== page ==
When you go to a Stephen Sondheim show starring Broadway legends Bernadette Peters and Elaine Stritch, you know you’re in for a treat. I have recently decided that I need to see more Sondheim. I had the pleasure of hearing him speak earlier this year, and the life he’s lived and the things he’s experienced in the world of musical theater is amazing. His friend and mentor was Oscar Hammerstein of the great Rogers and Hammerstein, so he learned from the best, but he has a style all his own. A Little Night Music is only the second Sondheim musical I’ve seen (not counting West Side Story and Gypsy, for which he wrote the lyrics), the other being Sweeney Todd. It was first produced in 1973, and the current revival opened late last year starring Angela Lansbury and Catherine Zeta-Jones. Although I would have loved to have seen the divine Ms. Lansbury, I’m quite happy with the replacement cast. I saw Bernadette in Gypsy a few years ago, and with the Minnesota Orchestra earlier this year. She’s amazing in everything she does (and is my hair role model ;). I must confess, I mostly know Elaine as Jack Donaghy’s mother on 30 Rock, but she’s also had an extensive career in the theater, so it was a privilege to see her on stage. I don’t believe she’s known for her singing voice, so she sort of spoke her solo song. But I found that interesting and moving, because you could really hear the lyrics, and she spoke them with such meaning and passion.
I didn’t know much about A Little Night Music before seeing the show. For some reason I thought it was a serious piece, maybe because the most famous song is the mournful “Send in the Clowns.” But it’s actually a light-hearted comedy for the most part. Based on the Ingmar Bergman film Smiles of a Summer Night, it’s set in Sweden in the early 20th century. Bernadette plays an actress named Desiree who travels a lot and has left her daughter Fredrika to be raised by her mother (Elaine). Desiree’s ex-lover Fredrik, who is Fredrika's father, is recently married to a beautiful, flighty young woman. They have yet to consummate their marriage, which may have something to do with the fact that she’s in love with her stepson! Fredrik surprises his wife with a night at the theater, where Desiree is performing. Fredrik later visits Desiree and they re-ignite their old flame, only to be interrupted by Desiree’s married lover! She decides to invite them all to a weekend in the country at her mother’s estate, where hijinks ensue, and everyone eventually ends up happily ever after.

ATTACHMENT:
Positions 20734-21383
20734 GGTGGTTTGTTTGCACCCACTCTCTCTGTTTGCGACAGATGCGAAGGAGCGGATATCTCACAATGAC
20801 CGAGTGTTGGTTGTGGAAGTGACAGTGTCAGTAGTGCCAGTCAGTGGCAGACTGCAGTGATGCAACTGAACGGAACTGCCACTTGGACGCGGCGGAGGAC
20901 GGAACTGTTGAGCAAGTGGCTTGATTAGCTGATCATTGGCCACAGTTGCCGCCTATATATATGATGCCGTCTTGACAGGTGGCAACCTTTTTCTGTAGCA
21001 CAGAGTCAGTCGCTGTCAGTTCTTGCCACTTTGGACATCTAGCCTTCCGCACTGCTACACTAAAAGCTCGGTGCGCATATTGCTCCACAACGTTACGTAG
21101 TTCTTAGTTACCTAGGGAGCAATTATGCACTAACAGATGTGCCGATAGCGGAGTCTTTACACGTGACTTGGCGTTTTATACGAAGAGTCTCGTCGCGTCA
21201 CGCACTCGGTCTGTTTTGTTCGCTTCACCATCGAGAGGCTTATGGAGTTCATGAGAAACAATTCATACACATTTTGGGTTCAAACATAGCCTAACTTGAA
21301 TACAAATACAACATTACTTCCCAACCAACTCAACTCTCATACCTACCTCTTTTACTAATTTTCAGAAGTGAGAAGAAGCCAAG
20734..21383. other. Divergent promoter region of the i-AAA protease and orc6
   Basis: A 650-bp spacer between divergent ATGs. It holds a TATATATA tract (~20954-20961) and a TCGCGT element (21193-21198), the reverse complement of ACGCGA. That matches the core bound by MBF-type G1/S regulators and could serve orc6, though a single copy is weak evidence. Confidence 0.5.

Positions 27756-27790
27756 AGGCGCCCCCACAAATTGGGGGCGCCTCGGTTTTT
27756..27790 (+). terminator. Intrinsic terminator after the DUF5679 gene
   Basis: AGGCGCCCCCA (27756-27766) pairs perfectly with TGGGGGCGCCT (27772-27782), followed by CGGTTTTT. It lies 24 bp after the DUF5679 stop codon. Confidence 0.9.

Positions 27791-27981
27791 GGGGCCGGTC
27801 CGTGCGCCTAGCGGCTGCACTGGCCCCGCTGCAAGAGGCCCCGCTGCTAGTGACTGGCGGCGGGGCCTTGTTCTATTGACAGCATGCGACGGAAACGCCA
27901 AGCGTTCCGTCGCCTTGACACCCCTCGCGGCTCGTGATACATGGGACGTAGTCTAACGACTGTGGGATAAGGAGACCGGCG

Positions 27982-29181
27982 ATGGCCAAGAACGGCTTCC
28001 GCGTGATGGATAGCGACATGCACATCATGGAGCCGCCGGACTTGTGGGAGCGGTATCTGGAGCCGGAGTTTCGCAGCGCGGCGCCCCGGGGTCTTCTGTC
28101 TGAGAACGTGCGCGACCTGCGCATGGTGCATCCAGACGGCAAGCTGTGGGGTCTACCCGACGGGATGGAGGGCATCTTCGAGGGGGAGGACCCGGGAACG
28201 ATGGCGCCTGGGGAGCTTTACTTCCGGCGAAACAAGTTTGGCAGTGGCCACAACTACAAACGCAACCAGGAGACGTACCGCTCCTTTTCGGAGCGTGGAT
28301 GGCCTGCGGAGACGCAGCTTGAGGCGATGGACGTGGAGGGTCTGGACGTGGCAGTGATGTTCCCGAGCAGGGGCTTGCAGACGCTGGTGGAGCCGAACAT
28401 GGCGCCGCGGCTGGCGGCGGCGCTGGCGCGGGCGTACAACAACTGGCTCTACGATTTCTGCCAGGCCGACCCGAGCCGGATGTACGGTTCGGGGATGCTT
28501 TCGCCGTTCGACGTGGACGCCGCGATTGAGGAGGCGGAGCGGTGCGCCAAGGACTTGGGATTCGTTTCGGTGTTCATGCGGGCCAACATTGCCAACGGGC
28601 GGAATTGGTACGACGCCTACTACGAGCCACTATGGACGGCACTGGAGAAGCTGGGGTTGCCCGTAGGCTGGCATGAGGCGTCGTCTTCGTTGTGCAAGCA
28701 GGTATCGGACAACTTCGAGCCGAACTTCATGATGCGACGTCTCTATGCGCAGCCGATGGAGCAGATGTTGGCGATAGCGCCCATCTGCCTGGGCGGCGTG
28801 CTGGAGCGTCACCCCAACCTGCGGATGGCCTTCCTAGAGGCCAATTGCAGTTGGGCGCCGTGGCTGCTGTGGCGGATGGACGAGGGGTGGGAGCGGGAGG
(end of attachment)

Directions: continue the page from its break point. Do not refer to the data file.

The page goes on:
One of the features of the musical is a Greek chorus of five actors, who come out and sing commentary on the action and ease the transitions between scenes. The set is simple and elegant, and the period costumes grand. It’s a wonderful classic musical with beautiful, poignant, and funny lyrics, and an extremely talented cast. It was a lovely afternoon at the theater and an appropriate choice for my first New York City blog post!